Parents, It’s Not a Competition – Here’s Why
Updated: Sep 12, 2022
When you get married or are in a long-term committed relationship, you are part of a two-person team. Before you have children, you and your “teammate” will probably work together on things like buying a home or fixing up a place, making a budget, working through arguments, etc.
For some couples, though, parenthood can threaten to change that teammate dynamic, pinning you against each other in an unspoken competition.
In the postpartum months, you might find yourself arguing over who is working harder or who is doing more. Maybe you claim that you get up with the baby more times during the night while your partner counters with the fact that they work every day to bring home a paycheck.
Sound familiar? If so, it’s essential to understand that life, marriage, and parenthood isn’t a competition.
You Have a Common Goal
When your marriage starts to feel like a competition to prove who has it harder, you’re doing a few things to yourself and your partner.
First, you’re putting pressure on yourself. By suggesting that you do more or work harder, you may start to feel as though you have to keep up a constant effort to “stay on top.” That can burn you out quickly, cause unwanted stress, and change your whole mindset into something that resembles a competition.
You’re also not supporting your partner. Remember, you have a common goal of giving your child the best care, love, and attention possible. You’ll both have different ways of doing that. You’ll both excel in some areas and be weaker in others. That’s why working together matters so much.
When your partner feels like they aren’t supported, it will create discord within the relationship. You might find yourselves arguing more about things that weren’t issues before.
One partner might start to feel guilty about not doing “enough,” while the other might start to feel overwhelmed because they’re doing too much. It can end up creati
ng mind games within your relationship, whether you ever intended it to or not.
Parenting is difficult, especially with a newborn. You and your partner need to support each other now, more than ever, to give your baby everything they need.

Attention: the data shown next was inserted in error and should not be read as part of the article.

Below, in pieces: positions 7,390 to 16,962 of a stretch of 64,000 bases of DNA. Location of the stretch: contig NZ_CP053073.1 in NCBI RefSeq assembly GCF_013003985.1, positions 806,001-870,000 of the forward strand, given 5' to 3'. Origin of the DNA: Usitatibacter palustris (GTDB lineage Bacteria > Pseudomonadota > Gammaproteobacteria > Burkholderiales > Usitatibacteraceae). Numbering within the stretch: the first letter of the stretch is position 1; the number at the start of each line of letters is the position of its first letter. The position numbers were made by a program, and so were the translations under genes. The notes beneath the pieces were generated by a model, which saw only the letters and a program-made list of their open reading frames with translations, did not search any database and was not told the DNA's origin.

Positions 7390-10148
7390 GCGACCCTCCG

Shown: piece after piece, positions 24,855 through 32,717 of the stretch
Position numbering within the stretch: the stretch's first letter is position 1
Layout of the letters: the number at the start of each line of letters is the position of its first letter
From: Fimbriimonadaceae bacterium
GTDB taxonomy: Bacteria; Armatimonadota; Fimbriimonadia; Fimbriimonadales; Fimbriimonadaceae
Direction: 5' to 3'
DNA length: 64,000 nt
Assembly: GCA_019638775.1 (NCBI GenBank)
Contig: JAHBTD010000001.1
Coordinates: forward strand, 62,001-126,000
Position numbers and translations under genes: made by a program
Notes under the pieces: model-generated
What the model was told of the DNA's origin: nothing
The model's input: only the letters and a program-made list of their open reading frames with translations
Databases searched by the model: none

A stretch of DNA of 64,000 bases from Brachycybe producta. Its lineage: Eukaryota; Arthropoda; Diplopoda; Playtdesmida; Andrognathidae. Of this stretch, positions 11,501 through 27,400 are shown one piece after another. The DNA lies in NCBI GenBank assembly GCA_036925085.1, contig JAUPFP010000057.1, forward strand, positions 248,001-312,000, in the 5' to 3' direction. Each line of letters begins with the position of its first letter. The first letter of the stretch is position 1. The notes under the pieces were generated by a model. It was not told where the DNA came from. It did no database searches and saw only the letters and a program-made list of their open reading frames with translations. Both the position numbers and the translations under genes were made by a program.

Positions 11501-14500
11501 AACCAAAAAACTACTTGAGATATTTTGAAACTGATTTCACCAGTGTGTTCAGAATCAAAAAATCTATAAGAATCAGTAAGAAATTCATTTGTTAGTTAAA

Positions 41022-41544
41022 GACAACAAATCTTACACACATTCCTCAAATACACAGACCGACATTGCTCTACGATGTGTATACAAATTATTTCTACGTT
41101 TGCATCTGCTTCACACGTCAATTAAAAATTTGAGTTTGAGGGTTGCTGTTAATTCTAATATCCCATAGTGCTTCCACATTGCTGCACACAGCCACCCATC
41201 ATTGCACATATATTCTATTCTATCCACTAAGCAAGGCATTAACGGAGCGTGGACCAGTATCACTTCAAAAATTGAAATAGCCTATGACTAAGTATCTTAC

How to Support Each Other Instead of Competing
Having a new baby can put a strain on even the most secure marriages. That’s why it’s more crucial now than ever to be supportive of one another, instead of competitive.
You can do that by being appreciative of everything your partner does, no matter how big or small the task. If you notice they’re feeling overwhelmed, step up and help them. Offer to do things because you have the ability and because you care, not because you’re trying to “one-up” them.
Finally, don’t be afraid to talk to each other about your struggles.
Sometimes, when you’re competing with your partner, it could be because you’re having insecurity issues, or you’re worried about not doing enough for your baby. That can lead to overcompensation. When you feel like you’re doing more than your partner, it can help to keep those feelings at bay.
But, you’re both going through the same situation. Talking to each other, and even commiserating, can allow a great weight to lift off of your shoulders.
It will also make it easier to see just how vital your support of one another is. You know how heavy and overwhelmed you feel at times. If you don’t want your partner to feel that way, support them instead of trying to win a non-existent game.
If you’ve recently had a baby and everything between you and your partner feels like a competition, feel free to contact me. Together, we can work through different ways of supporting each other as you both work toward the same things. I offer a complimentary phone consultation to all potential clients. To schedule yours in a matter of seconds, please check here.
BRINGING BABY HOME: A NEW PARENT WORKSHOP IS GOING VIRTUAL!!!! A workshop for couples who are thinking about or planning to have a baby, who are expecting a baby or who have children already. Based on years of research and experience and developed by the Gottman Institute, this 12 hour workshop is designed to repair communication skills and jump start your relationship with your partner. For more information, please click here.
To learn more about how counseling can help you in general during your parenting journey, please click here.
Jennifer Perera is a mom, spouse and Licensed Clinical Social Worker who has over a decade’s worth of experience in mental health. She has a private practice in New Jersey, with locations in Cranford and Princeton. Her passion is helping new moms and dads find their joy again in parenthood through individual, group and couples counseling. Jennifer specializes in working with parents during the prenatal and postpartum periods and those coping with a pregnancy loss or infertility. Her other passion is travelling to different parts of the world and her goal is to vacation in a different locale every time. She also has a great fondness for cats!